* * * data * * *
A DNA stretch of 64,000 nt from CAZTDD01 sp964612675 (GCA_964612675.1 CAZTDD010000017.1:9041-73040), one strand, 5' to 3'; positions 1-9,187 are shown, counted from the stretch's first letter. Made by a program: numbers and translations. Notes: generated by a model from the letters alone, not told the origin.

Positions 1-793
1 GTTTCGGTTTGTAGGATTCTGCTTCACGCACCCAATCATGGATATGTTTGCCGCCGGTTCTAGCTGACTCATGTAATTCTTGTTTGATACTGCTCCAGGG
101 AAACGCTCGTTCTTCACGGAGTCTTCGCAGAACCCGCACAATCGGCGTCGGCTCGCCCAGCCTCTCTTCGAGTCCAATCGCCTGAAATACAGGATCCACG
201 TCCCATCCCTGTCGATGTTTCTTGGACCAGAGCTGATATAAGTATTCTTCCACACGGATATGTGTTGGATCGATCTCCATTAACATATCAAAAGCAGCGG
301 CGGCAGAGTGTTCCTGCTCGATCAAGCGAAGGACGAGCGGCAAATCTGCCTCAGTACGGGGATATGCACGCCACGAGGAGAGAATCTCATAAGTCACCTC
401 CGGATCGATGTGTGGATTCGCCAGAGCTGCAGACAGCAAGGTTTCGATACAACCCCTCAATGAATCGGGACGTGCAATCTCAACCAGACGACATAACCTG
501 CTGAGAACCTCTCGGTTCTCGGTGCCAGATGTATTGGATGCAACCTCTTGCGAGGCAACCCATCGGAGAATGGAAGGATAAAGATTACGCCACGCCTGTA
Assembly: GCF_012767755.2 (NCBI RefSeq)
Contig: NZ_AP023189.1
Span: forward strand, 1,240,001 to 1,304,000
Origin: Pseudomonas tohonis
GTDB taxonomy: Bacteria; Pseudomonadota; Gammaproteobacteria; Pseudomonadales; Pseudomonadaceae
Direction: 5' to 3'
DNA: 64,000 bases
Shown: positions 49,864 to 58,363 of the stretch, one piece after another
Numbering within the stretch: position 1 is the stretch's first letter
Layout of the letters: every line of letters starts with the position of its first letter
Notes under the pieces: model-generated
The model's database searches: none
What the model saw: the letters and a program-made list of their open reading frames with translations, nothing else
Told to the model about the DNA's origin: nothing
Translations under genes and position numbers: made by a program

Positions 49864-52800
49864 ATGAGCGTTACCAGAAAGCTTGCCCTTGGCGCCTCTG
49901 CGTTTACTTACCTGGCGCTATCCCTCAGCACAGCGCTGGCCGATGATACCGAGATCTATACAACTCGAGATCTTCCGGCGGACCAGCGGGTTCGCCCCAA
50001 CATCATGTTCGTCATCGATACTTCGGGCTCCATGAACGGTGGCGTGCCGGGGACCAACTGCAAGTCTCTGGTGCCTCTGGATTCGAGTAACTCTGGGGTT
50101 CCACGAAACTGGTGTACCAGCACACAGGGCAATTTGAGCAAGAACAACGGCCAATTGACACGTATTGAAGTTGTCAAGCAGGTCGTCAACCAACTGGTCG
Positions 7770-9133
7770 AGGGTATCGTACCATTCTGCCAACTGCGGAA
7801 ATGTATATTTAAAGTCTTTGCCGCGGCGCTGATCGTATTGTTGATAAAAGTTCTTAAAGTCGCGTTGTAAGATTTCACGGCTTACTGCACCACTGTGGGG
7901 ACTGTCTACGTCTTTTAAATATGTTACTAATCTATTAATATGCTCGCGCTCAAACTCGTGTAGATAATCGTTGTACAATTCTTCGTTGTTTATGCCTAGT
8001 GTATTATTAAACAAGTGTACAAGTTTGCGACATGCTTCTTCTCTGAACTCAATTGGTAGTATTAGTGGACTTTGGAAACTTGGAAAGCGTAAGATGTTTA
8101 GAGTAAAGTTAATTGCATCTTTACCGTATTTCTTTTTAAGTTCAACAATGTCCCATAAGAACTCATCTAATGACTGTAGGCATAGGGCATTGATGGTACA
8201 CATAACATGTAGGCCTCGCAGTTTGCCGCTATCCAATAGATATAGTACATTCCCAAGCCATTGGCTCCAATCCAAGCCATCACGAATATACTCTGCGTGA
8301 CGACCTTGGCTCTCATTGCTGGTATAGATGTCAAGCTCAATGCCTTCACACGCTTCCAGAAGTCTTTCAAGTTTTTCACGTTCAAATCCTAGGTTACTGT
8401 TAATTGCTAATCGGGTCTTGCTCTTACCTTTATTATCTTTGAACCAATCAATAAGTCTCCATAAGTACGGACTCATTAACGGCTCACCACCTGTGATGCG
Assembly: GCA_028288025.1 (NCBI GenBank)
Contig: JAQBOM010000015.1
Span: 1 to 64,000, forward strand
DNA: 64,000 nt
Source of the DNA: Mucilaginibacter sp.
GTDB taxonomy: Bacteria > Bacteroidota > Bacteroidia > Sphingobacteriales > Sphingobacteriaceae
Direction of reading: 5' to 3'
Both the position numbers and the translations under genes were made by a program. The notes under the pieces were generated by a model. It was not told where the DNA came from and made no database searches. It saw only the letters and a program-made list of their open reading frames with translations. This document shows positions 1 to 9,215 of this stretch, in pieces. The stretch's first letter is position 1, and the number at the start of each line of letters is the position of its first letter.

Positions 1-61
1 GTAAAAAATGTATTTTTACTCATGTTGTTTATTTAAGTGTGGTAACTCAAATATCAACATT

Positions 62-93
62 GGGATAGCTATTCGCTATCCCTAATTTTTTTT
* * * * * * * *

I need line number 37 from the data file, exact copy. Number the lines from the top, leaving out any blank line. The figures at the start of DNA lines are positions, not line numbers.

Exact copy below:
8401 TAATTGCTAATCGGGTCTTGCTCTTACCTTTATTATCTTTGAACCAATCAATAAGTCTCCATAAGTACGGACTCATTAACGGCTCACCACCTGTGATGCG